The Tower Habitats grants scheme, run by the Tower Hill Trust with assitance from the Council’s Biodiversity Officer, provides grants of up to £2000 for schools and community groups in Tower Hamlets for projects which enhance biodiversity and contribute to the objectives of the Local Biodiversity Action Plan.
Chisenhale Primary School received a grant earlier this year, and has created a fabulous new wildlife garden. Cassie Liversidge, who manages the school’s garden, tells the story:
“We have transformed our nursery playground ground from a run down and over grown, messy area into a bee and wildlife friendly garden (see photo left). We have pruned back and replanted the willow domes, which provide insects with a great habitat and provide bees and other insects with pollen from their catkins as we used two different types of willow. We have planted many herbs and flowers to attract pollinating insects and we allow lots of vegetables to go to seed so that not only do pupils learn about the plants life cycle but it also attracts lots of wildlife to our garden all year around.
We have various fruit trees planted up around the playground garden including cherry and apple trees, with stocks and herbs to attract insects. We have replanted and pruned the willow structures so that they are safe for pupils to play in but they also provide great habitat for insects. We also installed a hedgehog-nesting box within the garden hedge and we also discovered our first frog in the garden this year.
We have created a great bug exploring area with bug hotels and habitat walls (see header photo). The pupils have made bug hotels in DIY club as well as bird boxes, which were used to nest in by a family of blue tits this summer. We were lucky to have the help of a group of volunteers from a local business at Canary Wharf (photo left) to come in and help to transform our playground garden.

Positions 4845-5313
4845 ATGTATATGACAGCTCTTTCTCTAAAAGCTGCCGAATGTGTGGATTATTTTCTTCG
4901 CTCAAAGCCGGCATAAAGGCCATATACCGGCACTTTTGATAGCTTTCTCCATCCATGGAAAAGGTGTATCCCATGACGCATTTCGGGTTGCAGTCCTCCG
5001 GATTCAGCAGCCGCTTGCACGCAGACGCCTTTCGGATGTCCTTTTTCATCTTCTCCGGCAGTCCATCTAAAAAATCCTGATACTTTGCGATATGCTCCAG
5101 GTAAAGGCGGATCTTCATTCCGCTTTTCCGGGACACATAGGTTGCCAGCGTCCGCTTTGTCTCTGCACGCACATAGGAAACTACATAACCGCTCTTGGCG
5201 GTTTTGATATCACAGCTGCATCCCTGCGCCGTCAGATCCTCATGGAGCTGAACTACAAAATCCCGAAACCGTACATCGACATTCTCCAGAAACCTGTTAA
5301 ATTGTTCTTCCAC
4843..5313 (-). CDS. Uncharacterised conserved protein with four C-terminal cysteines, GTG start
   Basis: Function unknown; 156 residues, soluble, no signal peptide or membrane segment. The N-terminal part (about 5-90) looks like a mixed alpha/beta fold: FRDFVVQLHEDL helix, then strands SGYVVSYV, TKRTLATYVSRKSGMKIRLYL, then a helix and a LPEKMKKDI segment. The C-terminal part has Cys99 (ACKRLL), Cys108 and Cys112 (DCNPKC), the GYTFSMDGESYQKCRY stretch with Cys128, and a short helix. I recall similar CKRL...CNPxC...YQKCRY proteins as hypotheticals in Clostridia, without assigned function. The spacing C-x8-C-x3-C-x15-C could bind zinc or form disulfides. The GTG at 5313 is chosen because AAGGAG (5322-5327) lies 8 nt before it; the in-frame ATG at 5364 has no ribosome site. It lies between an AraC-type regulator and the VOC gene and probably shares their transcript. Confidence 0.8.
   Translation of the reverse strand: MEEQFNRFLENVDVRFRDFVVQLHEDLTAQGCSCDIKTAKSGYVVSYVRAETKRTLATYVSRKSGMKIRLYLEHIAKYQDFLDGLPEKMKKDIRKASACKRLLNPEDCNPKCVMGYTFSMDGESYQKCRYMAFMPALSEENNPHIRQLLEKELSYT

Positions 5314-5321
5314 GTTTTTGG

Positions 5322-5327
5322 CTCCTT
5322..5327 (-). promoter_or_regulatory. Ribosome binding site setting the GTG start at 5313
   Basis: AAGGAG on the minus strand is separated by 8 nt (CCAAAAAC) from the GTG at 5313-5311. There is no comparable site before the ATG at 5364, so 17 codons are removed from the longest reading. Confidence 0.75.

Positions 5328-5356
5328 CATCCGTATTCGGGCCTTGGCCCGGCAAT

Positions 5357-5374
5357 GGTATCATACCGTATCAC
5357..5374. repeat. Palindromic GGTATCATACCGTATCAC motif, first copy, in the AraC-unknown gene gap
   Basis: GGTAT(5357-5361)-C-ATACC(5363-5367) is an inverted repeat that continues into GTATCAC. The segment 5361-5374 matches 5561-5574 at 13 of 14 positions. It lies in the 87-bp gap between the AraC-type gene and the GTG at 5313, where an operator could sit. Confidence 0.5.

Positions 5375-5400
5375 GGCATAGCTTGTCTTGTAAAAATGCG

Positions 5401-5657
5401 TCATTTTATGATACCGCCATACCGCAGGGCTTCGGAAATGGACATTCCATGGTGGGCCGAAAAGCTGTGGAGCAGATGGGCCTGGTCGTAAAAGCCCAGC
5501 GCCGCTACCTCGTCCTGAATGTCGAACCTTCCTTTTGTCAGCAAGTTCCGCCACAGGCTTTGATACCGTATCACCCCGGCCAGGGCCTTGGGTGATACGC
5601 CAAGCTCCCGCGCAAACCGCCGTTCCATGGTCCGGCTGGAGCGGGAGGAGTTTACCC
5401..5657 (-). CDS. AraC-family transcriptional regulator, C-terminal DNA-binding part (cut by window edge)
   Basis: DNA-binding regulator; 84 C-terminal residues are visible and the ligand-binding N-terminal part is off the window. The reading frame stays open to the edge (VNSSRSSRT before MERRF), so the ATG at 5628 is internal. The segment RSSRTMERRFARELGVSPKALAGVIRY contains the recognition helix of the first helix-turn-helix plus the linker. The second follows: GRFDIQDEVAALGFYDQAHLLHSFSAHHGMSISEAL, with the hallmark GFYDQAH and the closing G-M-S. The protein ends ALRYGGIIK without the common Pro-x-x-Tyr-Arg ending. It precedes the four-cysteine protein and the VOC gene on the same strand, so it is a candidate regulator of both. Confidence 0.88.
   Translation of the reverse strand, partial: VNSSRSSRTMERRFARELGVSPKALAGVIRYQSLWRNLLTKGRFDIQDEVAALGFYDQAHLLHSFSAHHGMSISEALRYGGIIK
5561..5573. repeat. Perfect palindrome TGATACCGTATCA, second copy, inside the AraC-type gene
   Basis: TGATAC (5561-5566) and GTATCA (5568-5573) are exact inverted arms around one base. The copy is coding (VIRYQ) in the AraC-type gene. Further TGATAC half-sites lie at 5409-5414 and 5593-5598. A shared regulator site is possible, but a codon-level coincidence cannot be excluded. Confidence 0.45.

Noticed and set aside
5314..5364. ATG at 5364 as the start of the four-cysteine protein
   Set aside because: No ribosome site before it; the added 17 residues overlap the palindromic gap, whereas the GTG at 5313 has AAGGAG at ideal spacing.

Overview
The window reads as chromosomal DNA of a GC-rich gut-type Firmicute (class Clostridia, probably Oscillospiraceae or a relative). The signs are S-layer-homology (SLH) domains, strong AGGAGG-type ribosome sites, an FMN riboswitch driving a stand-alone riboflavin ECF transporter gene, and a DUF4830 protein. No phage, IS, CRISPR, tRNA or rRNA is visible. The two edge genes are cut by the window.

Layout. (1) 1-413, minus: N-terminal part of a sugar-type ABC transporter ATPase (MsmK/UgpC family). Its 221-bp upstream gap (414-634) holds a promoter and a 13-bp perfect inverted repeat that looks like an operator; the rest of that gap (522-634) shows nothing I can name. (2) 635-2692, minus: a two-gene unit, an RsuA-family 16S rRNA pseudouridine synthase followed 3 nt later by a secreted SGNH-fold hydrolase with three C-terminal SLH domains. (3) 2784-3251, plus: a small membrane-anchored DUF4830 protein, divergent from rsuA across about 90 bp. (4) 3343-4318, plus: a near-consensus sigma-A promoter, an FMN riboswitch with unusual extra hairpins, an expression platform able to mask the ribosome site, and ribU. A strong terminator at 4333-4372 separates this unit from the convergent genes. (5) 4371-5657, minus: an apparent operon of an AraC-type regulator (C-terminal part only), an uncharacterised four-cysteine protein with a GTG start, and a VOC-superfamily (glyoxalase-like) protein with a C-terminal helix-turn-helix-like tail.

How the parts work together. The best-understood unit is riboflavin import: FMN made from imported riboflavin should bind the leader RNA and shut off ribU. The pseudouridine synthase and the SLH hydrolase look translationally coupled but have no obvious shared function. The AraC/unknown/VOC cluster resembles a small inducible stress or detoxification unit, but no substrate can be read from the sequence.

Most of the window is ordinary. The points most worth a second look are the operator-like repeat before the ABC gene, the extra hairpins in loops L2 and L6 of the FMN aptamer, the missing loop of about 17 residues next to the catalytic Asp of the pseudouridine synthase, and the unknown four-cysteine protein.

With thanks to your grant we have two tidy but well managed wildlife friendly gardens, which we look forward to using in lessons in the forthcoming school year. Many thanks for your support; it makes a big difference.”
Another organisation recently benefiting from a grant is the Friends of Tower Hamlets Cemetery Park. Their
grant enabled them to start restoring an outgrown hedge on the edge of cemetery Park, through the traditional method of hedge laying. This involves cutting most of the way through the trunk of each shrub, just above ground level, then bending it over at the cut and weaving the cut shrubs between fixed upright poles (see photo left). The shrubs regrow and form a dense green barrier that’s great for nesting birds and other wildlife. The Friends also ran a training course for people from other local organistions, to spread the knowledge and skills of this traditional countryside craft.
There is still funding available in the Tower Habitats grants scheme, and applications are invited from schools and community groups in Tower Hamlets with suitable projects. For more details, see this flyer.
Photos by Cassie Liversidge (Chisenhale School) and Dan Hall (hedge laying)